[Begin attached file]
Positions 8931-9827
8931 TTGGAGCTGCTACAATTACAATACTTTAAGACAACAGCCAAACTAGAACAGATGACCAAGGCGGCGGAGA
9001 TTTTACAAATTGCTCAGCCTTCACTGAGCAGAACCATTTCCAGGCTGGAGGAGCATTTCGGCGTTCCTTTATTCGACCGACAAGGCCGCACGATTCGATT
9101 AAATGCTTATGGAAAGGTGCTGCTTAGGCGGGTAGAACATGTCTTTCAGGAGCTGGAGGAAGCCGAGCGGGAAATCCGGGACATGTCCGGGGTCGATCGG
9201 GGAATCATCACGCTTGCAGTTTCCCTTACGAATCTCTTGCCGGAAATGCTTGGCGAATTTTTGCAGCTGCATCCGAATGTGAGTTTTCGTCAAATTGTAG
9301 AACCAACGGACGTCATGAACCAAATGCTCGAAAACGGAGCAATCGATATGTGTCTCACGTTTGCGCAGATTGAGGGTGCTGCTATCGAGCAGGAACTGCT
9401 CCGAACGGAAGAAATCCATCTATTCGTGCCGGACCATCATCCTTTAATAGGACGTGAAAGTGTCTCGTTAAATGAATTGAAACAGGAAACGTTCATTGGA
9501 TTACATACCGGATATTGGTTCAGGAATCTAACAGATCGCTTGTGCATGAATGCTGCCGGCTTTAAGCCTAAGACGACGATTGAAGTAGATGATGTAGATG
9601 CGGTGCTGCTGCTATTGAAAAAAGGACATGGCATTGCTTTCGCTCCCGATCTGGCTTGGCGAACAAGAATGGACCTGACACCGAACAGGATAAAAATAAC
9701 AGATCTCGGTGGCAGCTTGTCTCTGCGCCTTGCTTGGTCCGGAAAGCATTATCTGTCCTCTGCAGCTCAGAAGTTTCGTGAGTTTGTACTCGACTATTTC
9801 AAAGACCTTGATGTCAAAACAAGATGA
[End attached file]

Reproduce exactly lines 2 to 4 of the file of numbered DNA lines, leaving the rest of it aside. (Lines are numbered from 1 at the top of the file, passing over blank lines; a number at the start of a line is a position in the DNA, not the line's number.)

8931 TTGGAGCTGCTACAATTACAATACTTTAAGACAACAGCCAAACTAGAACAGATGACCAAGGCGGCGGAGA
9001 TTTTACAAATTGCTCAGCCTTCACTGAGCAGAACCATTTCCAGGCTGGAGGAGCATTTCGGCGTTCCTTTATTCGACCGACAAGGCCGCACGATTCGATT
9101 AAATGCTTATGGAAAGGTGCTGCTTAGGCGGGTAGAACATGTCTTTCAGGAGCTGGAGGAAGCCGAGCGGGAAATCCGGGACATGTCCGGGGTCGATCGG